Does anyone ever brine their brisket before smoking it? I am going to be Barbecuing a beef brisket this weekend and I did one last weekend and found that it was a little dry. It certainly needed sauce and I don’t think good BBQ should need sauce. I was loosely following Alton Brown’s Boston Butt recipe, but I left out the brine as I have only heard of that for corned beef. What is the answer here?
How long did you cook it for? One thing I’ve noticed about brisket is that most smokers wrap it in aluminum foil after 6 hours since twelve hours of smoke is way too much. I wonder if that also helps to bathe the meat in the rendered fat for the last half rather than letting it drip off the meat.
I smoked it for three hours and cooked it in the oven wrapped in foil @ 300 for four hours. That is from the AB recipe, BTW.
This would NOt be legal in a restauraunt or other food service situation, but a trapper i know told me about this.
Brine recipe for Brisket
Molasses (about 1 cup)
Salt petre (about 1/2 tablespoon
I quart hot water
1/4 cup salt
spices (He used white pepper, celery salt and cumin)
disolve materials in the water (should be just under boiling)
cross cut/score brisket (45 degrees against grain in both directions, about 1/8th inch deep)
let water cool til luke warm
Soak in brine over night
Smoke slowly at low temp for 4-6 hrs.
I have had this, and it is so good I remember it mouth watering after 12 yrs…
In my experience, meat seems to stop absorbing smoke after about 5 or 6 hours. I never ever wrap my smoked meats in foil, as that tends to give them a steamed texture, which I don’t like.
Brisket is one of the tougher cuts to get consistent. I usually use two fist-sized chunks of mesquite (not too much, it’s powerful stuff) with white oak and lump hardwood charcoal. I smoke at 225-250 for anywhere from 8 to 12+ hours. Each cut cooks differently, and there’s no exact set time for when your brisket will be done. It’s done when it’s done.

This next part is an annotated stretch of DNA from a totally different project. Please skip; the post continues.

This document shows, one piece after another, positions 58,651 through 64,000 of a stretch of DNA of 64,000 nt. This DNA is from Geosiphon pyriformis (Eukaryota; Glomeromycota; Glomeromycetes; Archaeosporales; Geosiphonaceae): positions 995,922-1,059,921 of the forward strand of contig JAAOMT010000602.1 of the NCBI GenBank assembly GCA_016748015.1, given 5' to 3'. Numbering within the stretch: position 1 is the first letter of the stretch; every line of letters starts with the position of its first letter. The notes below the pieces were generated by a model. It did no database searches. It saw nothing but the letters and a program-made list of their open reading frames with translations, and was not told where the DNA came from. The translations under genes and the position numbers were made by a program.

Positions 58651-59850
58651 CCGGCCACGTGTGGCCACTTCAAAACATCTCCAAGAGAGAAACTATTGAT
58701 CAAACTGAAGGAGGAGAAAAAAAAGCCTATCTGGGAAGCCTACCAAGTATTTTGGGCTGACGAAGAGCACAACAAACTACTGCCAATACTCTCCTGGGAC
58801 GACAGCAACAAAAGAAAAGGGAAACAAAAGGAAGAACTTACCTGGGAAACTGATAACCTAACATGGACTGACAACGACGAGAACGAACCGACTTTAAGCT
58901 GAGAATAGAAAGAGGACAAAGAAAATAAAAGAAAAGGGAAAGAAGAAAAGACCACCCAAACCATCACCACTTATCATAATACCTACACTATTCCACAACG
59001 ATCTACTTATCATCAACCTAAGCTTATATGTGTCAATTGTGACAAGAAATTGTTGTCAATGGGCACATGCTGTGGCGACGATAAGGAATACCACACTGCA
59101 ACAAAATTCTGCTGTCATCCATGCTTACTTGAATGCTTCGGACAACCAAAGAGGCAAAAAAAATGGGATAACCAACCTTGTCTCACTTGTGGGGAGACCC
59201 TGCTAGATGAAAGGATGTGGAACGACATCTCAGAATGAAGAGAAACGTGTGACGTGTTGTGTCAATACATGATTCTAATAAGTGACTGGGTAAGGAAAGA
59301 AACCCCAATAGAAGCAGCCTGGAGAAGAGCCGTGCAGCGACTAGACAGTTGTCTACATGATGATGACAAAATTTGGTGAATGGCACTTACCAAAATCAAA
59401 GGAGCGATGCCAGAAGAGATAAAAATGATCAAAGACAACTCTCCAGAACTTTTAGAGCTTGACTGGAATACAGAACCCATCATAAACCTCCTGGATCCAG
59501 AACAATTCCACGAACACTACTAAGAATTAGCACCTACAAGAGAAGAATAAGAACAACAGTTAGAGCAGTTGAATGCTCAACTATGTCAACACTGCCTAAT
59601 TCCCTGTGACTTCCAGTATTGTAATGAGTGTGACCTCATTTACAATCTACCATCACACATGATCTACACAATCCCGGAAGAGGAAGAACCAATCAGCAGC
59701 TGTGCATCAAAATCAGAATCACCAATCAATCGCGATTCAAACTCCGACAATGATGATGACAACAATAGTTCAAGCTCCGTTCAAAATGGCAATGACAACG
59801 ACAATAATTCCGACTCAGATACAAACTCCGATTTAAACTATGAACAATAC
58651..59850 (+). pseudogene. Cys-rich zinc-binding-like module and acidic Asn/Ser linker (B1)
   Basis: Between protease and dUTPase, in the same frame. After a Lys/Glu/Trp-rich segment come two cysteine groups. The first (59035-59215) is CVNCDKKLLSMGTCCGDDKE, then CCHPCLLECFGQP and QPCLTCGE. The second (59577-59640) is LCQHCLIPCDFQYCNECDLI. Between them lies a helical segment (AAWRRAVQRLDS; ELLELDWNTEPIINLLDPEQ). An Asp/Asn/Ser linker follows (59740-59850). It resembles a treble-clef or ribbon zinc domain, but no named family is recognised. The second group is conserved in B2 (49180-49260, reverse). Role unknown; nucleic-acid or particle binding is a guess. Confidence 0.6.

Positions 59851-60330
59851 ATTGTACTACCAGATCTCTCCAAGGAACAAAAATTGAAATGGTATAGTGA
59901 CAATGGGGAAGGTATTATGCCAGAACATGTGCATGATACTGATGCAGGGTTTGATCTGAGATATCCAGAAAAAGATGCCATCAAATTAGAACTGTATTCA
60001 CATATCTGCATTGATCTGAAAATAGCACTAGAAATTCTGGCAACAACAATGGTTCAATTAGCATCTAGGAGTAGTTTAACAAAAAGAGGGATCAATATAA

When you do your brisket, if you buy a full cut (called a packer cut), it consists of two parts: the flat and the point (aka the “deckle.”) The flat is leaner and meatier, while the point is fattier. Some cooks spearate the point and flat and cook them separately, as they tend to get done at different times. I don’t. The flat, because of its leanness, is most sensitive to overcooking. With the point you have some room for fudging. I perfer the point, or a mix of flat and point.
Also, make sure you cut the meat against the grain. The grain shifts along the meat, so pay attention to it.
As for brining, everything I’ve ever heard on the BBQ forums tend to be against it, as they say it changes the texture and flavor of the beef too much. I personally never brine pork or beef before smoking. That said, you can give it a shot. I guarantee it won’t be bad, just different. I have smoked corned beef (which is sort of like brined brisket, except for a much longer period of time) to get “fauxstrami” and it worked out quite nicely.
The most important thing is choosing your brisket. Get a full packer cut (avoid the super-trimmed small briskets) with a fat cap that hasn’t been too trimmed. (You will trim some of the fat cap off when prepping the brisket.) Presence of hard, white fat (as opposed to yellowish fat) is also desirable. When trimming the fat cap, trim it down to about 1/4 or 1/8 of an inch.
Oh, also, aim for a target temperature anywhere in the 185-205 degree range. The higher end for more tender, fall-apart meat, the lower end for “tighter” meat. I aim for around 190.
Actually, I do have a caveat to my foil statement in the previous post. At the end of cooking, I do loosely cover my meat in foil and let rest for 20-30 minutes before cutting into it.
The meats that benefit best from brining are very lean cuts of meat, pork loin and poultry especially. The meats that benefit best from barbequeing have tons of fat and connective tissue that melt and keep the meat moist during the hours of cooking, cuts like pork butt, brisket, or ribs. That doesn’t mean that you can’t smoke a lean piece of meat, but you do need to be careful it doesn’t dry out and more often then not - that means brining.
I’m from California so here, throwing something on a hot grill for 10 minutes is “barbequeing” A year ago for 4th of July, we hosted a party and we told them that we were barbequing. Four hours for the ribs and two hours for the brined, bone-in, skin on chicken breasts (applewood chunks) and my friends said that they had never had barbequed ribs that were so tender and flavorful.
But they still put sauce on them :eek: